• Does Facebook believes its users adequately understand how Facebook gathers detailed information through websites and apps that have “Like” buttons and other Facebook plugins?
  • What information or types of profiles are maintained by Facebook about individuals who have not signed into its services?

Transparency and User Understanding

Facebook employs hundreds of designers to develop new products and tweak its interface to increase user engagement and drive advertising revenue. Over the past decade, it has repeatedly proclaimed a desire to improve and simplify the privacy options it offers users and to better explain how the Newsfeed and advertising products work.

Congress should ask:

  • Why, despite Facebook’s publicly stated emphasis on usability and design, do Facebook’s privacy controls continue to be confusing and difficult for users to understand?
  • Will Facebook commit to better explaining to users how data from and derived from their profiles and user activity is used so users can better determine how to set the privacy controls?

Approach to Ethics

Facebook has repeatedly engaged in data practices that raise ethical concerns. In response to its “emotional contagion” study in 2014, where Facebook manipulated its news feed to see if the company could impact users’ moods, Facebook instituted an “ethical review” process to govern sensitive research into its users. There have been lapses in this program, most notably last year when Facebook market research in Australia engaged in sentiment analysis of more than 6.4 million Australian youth, including 1.9 million high schoolers as young as 14 years old, to estimate when those children were at their most vulnerable, experiencing feelings of being “worthless” or a “failure” as part of research conducted for marketers.

Congress should ask:

  • What governs the types of Facebook products, services, and research studies undergo this type of review?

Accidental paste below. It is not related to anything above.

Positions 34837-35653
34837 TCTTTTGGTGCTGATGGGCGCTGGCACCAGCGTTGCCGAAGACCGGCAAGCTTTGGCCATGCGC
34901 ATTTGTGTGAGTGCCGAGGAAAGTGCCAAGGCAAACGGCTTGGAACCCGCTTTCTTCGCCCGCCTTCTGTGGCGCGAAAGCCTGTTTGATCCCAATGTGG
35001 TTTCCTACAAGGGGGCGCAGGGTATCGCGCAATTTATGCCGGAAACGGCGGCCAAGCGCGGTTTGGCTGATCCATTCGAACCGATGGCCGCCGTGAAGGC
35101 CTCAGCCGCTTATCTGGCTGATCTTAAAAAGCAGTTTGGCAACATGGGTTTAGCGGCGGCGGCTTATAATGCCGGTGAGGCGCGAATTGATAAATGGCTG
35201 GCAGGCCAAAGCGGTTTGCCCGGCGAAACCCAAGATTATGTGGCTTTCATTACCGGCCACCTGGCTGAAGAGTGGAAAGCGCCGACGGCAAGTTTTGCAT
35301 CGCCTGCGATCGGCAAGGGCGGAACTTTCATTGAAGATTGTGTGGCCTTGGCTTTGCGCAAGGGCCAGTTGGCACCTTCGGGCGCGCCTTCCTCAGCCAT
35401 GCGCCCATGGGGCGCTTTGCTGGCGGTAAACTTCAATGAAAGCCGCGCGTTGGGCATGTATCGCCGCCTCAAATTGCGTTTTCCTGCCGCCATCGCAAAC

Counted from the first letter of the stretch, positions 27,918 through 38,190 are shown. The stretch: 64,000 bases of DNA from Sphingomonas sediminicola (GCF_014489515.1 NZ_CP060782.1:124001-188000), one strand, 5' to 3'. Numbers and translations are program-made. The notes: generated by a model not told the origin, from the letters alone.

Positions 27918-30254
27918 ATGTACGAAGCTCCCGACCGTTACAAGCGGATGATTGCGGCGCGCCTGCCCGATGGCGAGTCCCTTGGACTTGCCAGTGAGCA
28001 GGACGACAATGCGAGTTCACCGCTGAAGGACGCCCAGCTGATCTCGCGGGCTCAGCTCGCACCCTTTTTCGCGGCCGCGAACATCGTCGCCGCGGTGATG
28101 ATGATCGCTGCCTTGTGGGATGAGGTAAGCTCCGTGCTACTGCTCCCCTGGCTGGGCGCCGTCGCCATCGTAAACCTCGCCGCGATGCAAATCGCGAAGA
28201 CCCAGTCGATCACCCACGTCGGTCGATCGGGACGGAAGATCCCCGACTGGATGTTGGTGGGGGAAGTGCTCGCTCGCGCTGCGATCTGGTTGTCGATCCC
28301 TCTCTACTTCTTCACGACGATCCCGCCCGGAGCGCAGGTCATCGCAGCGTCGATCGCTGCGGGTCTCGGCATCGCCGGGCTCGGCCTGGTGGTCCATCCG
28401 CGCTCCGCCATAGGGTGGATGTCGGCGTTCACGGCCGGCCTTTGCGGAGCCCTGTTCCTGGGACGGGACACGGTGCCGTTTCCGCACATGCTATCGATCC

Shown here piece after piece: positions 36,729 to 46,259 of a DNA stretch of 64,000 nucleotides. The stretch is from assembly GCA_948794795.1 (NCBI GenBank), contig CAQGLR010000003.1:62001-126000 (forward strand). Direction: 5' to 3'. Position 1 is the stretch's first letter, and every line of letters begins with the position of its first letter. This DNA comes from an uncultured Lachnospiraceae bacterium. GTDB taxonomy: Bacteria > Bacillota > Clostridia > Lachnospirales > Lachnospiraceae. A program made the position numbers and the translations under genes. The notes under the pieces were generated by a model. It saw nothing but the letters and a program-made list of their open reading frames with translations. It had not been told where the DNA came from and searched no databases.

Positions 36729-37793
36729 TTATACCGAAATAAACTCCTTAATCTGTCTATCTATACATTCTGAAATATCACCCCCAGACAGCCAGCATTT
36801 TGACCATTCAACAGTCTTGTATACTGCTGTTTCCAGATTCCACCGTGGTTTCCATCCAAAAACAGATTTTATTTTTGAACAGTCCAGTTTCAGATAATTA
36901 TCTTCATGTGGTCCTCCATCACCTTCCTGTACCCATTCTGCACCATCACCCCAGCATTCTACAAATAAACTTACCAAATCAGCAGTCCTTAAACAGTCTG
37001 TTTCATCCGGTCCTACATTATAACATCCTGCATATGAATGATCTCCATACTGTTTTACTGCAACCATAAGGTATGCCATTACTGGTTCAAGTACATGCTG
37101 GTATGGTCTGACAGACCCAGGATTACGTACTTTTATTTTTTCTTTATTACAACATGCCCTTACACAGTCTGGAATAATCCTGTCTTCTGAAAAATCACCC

• Where and how did Facebook’s ethical review process fail last year, and what has changed since?

The purpose of these sorts of reviews is to translate core ethical values of respect, diversity, beneficence and justice identified by the Menlo Report into corporate decision-making. Facebook has also maintained that this process allows for the company to consult with subject matter experts to help guide its research and ethical product development.

Congress should ask:

  • What other specific values guide Facebook’s ethical review process? Have these been made public?
  • What outside, independent voices/experts have been brought in weigh in on ethical issues at Facebook?
  • How will Facebook support independent, ethical research that is appropriately vetted, provides more controls to users, and allows Facebook to ensure its users’ data is not being abused or used unethically?

Data Portability

Facebook has not always made it easy to export user information, and when start-ups like Power Ventures have sought to access user data with consent to power services that compete with the social network, Facebook aggressively combatted these features through technical measures and legal action under the Computer Fraud and Abuse Act. At the same time, data exfiltration efforts like those engaged in by Cambridge Analytica seem to have been easier than empowering Facebook’s users to access, transfer, and ultimately control their own information.

Congress should ask:

  • How does Facebook limit the ability of users and third parties to export data?
  • Will American users of Facebook be able to fully export their data?

Privacy Enforcement by the Federal Trade Commission

Facebook is currently under a 2011 consent decree with the Federal Trade Commission, which prohibited deceptive privacy statements, imposed user consent requirements, and required Facebook to implement privacy programs and undergo regular independent assessments. FTC consent decrees have been held up, by Facebook as well as federal regulators, as an ideal method to police companies who engage in unfair and deceptive data practices. Facebook has insisted it did not breach the terms of consent decree, even as the FTC has launched an investigation into Facebook’s data sharing practices.

Congress should ask:

  • Does Facebook believe the terms of the FTC’s 2011 consent decree meaningfully improved Facebook’s privacy practices?
  • How would Facebook improve the consent decree process?
  • Were any issues raised by the independent assessments that Facebook has undergone in the meantime, and will Facebook be releasing these publicly?

Comprehensive Federal Privacy Regulation

In May 2018, the European Union’s General Data Protection Regulation goes into effect, and while Facebook has suggested that is open to being further regulated, Mr. Zuckerberg has also suggested that protections offered under the GDPR will not be extended in their entirety to U.S. citizens.

Congress should ask:

  • Is Facebook providing U.S. citizens with the same rights available to Europeans under the GDPR?
  • Are there provisions in the GDPR that Facebook finds problematic?
  • What do you think comprehensive privacy legislation in the United States should include?
  • How can privacy laws be designed to ensure they protect users equally without giving large companies a compliance-advantage?
  • Does Facebook support comprehensive baseline privacy legislation in the U.S.?